ƒ a power supply for charging your laptop (12 volts at 90 watts);

ƒ an electric pump for the well (12 volts at 100 watts intermittent); and

ƒ a refrigerator (12 volts at 50 watts intermittent).

Before you can collect your inheritance, Uncle Ed’s lawyer will need to see:

ƒ a description of the PV modules that you will use along with their ratings;

ƒ a schematic diagram of your system design; and

ƒ a spreadsheet detailing your budget and sources for parts.

Have fun!


When you finish your plan, design a battery system to store the electrical energy generated for use at night or during storms.

Solar-Powered Cabin Planning Page

Description of Modules:

Diagram of Design:

Budget Information:


albedo the amount of solar energy reflected back from the Earth’s surface; different surfaces have different levels of reflectivity

alternating current (AC) an electric current that reverses its direction at regular intervals or cycles; in the U.S. the standard is 120 reversals or 60 cycles per second; typically abbreviated as AC amorphous lacking shape or form

ampere (A) a unit of measure for an electric current; the amount of current that flows in a circuit at an electromotive force of one volt and at a resistance of one ohm; abbreviated as amp

array a systematic arrangement, in rows, of photovoltaic cells

baseload power the minimum amount of electricity a utility must have available to its customers, at all times charge controller a device that controls or limits how much electric current is added to or removed from a storage device or battery

concentrated solar power technologies that focus the energy from the sun onto one smaller area creating high temperatures that can produce electricity

conversion efficiency a ratio of useful energy output compared to the energy input Czochralski process a method of growing crystals for semiconductors

direct current (DC) an electric current that flows in only one direction through a circuit, as from a battery; typically abbreviated as DC

dopant an element that is inserted into a substance to alter the conductivity or electrical properties energy efficiency the ratio of useful energy delivered compared to energy supplied electric current (I) the flow of charged particles like electrons through a circuit, usually measured in amperes electric power the rate at which energy is transferred; electrical energy is usually measured in watts; also used for a measurement of capacity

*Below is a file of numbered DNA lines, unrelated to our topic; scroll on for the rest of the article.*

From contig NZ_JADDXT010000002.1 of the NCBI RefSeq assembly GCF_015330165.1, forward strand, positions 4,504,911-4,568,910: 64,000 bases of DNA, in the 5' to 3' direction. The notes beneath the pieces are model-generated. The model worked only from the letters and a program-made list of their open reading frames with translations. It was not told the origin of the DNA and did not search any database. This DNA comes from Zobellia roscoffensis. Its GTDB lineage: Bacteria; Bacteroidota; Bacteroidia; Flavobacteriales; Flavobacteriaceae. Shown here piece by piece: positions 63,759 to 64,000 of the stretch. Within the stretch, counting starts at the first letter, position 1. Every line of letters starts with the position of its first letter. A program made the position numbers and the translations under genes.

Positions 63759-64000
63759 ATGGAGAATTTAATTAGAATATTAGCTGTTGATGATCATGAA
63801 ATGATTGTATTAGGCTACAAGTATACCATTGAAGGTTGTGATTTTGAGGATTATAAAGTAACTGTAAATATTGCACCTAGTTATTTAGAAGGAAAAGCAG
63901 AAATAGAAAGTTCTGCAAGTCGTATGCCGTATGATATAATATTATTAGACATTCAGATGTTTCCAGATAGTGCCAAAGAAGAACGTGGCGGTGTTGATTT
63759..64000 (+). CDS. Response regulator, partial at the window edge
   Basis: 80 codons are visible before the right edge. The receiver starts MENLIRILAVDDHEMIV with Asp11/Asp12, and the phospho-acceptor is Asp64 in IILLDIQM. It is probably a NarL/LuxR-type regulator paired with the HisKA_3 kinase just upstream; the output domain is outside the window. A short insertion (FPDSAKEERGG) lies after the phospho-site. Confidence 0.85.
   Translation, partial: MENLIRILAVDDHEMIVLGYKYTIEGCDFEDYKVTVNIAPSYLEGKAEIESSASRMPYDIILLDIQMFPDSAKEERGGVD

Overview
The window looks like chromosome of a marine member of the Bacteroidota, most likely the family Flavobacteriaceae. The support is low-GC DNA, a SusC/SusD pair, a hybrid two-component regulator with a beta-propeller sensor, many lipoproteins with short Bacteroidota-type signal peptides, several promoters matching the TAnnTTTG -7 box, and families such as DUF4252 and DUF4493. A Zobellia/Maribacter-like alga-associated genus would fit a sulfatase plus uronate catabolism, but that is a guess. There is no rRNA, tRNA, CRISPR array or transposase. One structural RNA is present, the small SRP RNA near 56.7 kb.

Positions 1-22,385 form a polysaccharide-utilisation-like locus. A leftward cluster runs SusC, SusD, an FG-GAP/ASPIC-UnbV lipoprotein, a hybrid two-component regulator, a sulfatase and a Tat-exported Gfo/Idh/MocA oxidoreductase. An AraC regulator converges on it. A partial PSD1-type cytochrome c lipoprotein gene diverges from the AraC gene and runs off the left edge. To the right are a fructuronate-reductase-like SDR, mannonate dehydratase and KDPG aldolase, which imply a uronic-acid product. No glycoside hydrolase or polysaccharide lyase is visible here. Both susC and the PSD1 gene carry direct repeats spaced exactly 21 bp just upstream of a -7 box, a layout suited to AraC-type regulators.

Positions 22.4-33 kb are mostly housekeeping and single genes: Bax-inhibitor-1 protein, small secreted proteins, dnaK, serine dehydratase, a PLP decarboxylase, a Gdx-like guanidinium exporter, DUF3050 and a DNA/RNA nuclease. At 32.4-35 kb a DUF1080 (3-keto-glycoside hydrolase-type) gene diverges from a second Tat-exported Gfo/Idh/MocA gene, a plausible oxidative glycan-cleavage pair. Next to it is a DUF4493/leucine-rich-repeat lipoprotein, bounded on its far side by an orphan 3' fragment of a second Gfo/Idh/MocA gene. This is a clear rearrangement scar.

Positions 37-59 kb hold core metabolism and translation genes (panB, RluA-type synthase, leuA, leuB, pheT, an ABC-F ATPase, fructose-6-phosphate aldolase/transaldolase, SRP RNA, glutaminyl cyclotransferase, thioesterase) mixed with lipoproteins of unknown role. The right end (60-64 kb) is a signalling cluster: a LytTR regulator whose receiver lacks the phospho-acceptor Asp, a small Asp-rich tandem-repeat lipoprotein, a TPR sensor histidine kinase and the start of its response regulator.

gamma rays energy in the form of high-energy, short wavelength, electromagnetic radiation released by the nucleus; gamma rays are similar to x-rays and are best stopped or shielded by dense materials, such as lead grid the layout of an electrical distribution system

heliostat a sun-tracking or seeking mirror ingot a material (usually metal) cast into a shape; semiconductors in bulk cast by a mold inverter device that converts direct current to alternating current kilowatt-hour (kWh) a measure of electricity as a unit of work or energy, measured as 1 kilowatt of power expended for 1 hour Law of Conservation of Energy the law governing energy transformations and thermodynamics; energy may not be created or destroyed, it simply changes form, and thus the sum of all energies in the system remains constant module multiple PV cells connected together in larger units

n-type silicon layer of silicon in a solar cell that has been doped with phosphorus to have a negative character and repel electrons

nuclear fusion when the nuclei of atoms are combined or “fused” together; the sun combines the nuclei of hydrogen atoms into helium atoms in a process called fusion; energy from the nuclei of atoms, called “nuclear energy”, is released from fusion

ohm (Ω) the unit of resistance to the flow of an electric current

Ohm’s Law a mathematical relationship between voltage (V), current (I), and resistance (R) in a circuit; Ohm’s Law states the voltage across a load is equal to the current flowing through the load times the resistance of the load (V = I x R)

p-type silicon layer of silicon in a solar cell that has been doped with boron to have a positive character and attract electrons